December 10 Coney Island Creek Workshop

You're invited to join the Coney Island Beautification Project, the Coney Island History Project, and the New York Aquarium on Saturday, December 10, for a Coney Island Creek Workshop. The event will be held from 10am - 2pm at the Aquarium's Education Hall. The Aquarium is located at 602 Surf Avenue. Education Hall is accessible from the Boardwalk. Seating is limited! Please register at

It’s been 10 years since Super Storm Sandy . . . How will our community be protected in the future? Learn about the new Army Corps flood control plan for Southern Brooklyn. Please attend this community driven workshop and make your voices heard. How can we collectively improve storm resilience, ecological health, and public access in ways that benefit the community and Coney Island Creek?

Representatives from New York City Housing Authority, NYC Emergency Management, Environmental Defense Fund, and more will be at the workshop. Preparedness giveaways! Chinese and Russian interpreters will be present. 

November 10 Growing Up in Coney Island

You're invited to join the Coney Island History Project in November for two special events. We're excited to be wrapping up Season Two of Coney Island Stories with a conversation and a performance about “Growing Up in Coney Island” through the decades, the theme of this year’s podcast. The dates for these two Zoom webinars are November 10 and November 17, successive Thursdays, from 7-8pm.

The online event on November 10 will be a conversation about growing up in Coney Island with some of the narrators whose oral histories are featured in the podcast series. November 17 will be a reading and performance of their own work by narrators who are writers, poets, musicians, and actors. In addition, some narrators will read passages from historical memoirs about growing up in Coney Island.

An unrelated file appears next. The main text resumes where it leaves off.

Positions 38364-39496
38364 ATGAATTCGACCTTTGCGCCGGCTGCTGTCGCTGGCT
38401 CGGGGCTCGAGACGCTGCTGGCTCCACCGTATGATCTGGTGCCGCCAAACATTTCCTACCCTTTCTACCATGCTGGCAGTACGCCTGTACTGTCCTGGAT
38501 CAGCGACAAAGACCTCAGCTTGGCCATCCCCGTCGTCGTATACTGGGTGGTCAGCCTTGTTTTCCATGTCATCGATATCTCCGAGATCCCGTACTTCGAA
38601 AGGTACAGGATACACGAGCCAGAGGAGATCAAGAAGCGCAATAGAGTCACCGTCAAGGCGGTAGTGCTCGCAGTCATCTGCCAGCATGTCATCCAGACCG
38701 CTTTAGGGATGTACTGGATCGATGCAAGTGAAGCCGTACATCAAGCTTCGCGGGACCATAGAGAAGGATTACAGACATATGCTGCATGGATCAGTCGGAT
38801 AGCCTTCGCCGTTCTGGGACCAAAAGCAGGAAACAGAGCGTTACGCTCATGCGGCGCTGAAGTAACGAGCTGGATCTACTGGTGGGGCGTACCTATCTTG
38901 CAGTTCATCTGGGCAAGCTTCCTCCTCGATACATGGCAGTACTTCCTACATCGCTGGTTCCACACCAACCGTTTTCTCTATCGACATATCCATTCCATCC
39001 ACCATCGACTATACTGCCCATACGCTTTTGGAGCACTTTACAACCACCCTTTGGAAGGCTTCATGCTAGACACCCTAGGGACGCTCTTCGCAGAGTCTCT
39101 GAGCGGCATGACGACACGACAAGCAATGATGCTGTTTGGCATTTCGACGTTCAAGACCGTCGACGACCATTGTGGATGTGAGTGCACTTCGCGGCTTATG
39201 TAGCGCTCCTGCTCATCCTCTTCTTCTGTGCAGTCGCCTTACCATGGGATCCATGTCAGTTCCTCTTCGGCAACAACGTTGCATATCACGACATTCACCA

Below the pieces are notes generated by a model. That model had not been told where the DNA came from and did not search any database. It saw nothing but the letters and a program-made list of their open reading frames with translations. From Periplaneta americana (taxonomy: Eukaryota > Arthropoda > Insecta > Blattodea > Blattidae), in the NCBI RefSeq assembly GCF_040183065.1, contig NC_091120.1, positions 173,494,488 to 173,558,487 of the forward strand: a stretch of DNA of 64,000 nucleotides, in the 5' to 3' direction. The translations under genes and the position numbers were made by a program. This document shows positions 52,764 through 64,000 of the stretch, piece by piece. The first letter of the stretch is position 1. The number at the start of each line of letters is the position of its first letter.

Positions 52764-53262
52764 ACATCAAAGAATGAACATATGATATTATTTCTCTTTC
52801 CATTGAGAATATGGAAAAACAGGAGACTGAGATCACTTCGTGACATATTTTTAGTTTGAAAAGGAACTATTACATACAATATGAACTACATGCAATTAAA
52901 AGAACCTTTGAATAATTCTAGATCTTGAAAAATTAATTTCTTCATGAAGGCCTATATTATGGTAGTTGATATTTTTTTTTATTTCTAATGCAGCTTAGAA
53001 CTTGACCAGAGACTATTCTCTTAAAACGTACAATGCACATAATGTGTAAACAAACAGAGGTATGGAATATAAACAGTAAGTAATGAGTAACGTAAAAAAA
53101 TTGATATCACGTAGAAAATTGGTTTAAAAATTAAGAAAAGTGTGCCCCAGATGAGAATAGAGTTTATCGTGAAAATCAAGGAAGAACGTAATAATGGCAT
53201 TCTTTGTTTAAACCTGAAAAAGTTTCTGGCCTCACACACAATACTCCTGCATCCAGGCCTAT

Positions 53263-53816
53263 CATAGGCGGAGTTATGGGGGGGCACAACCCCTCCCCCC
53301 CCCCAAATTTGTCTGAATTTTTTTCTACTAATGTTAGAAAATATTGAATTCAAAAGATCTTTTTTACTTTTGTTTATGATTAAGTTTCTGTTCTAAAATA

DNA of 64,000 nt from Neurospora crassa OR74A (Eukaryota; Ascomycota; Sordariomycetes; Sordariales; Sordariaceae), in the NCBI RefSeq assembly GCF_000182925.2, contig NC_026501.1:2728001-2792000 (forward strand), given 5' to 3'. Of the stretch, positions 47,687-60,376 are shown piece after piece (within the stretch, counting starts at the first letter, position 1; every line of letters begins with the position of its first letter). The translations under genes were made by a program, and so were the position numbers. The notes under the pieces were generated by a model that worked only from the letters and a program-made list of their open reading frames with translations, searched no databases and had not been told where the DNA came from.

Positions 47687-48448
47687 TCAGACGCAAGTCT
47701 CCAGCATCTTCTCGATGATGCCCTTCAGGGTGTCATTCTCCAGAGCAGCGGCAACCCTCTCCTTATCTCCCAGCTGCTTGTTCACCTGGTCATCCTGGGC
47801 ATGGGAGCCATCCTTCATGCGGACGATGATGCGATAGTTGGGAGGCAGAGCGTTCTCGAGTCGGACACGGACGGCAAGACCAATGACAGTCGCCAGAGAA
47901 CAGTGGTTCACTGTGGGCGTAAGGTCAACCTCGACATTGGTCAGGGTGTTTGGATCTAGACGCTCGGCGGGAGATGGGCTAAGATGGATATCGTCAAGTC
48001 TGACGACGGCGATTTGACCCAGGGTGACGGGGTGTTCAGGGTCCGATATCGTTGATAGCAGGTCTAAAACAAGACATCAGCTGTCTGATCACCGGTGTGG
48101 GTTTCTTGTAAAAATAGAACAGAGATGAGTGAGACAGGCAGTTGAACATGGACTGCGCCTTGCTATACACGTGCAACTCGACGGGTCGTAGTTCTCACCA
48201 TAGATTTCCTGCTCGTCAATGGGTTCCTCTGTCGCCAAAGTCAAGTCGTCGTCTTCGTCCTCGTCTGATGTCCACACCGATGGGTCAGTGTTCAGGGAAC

The online events are hosted by Charles Denson and Tricia Vita, who co-produce the podcast with independent audio producer Ali Lemer. Charles Denson is executive director of the Coney Island History Project and the author of Coney Island: Lost and Found, named 2002 New York Book of the Year by the New York Society Library. He grew up in Coney Island and began documenting his neighborhood as a boy, a passion that continues to this day. Tricia Vita has a certificate in reminiscence and life story work and creates reminiscence events and records oral histories for the Coney Island History Project.

Tickets for the November 10 and 17 events are free of charge. Advance registration is required. You will be sent the Zoom link two days before the event.

👉 Register for Thursday, November 10 at 7:00PM - 8:00PM 

👉 Register for Thursday, November 17 at 7:00PM - 8:00PM

This program is sponsored in part by an Action Grant from Humanities New York with funding from the National Endowment for the Humanities.

Nov 17 Coney Island History Project


posted Nov 4th, 2022 in Events and tagged with Growing Up in Coney Island, Conversation, Reading,...

Deno's Wonder Wheel Outdoor Banner Exhibit

This month is your last chance to ride the Wonder Wheel and to see our outdoor exhibits at Deno's Wonder Wheel Park until Palm Sunday 2023! The Coney Island History Project's new permanent exhibit of history panels celebrating the 60th anniversary of Astroland is in front of the Astroland Rocket, directly across from Deno's bumper cars.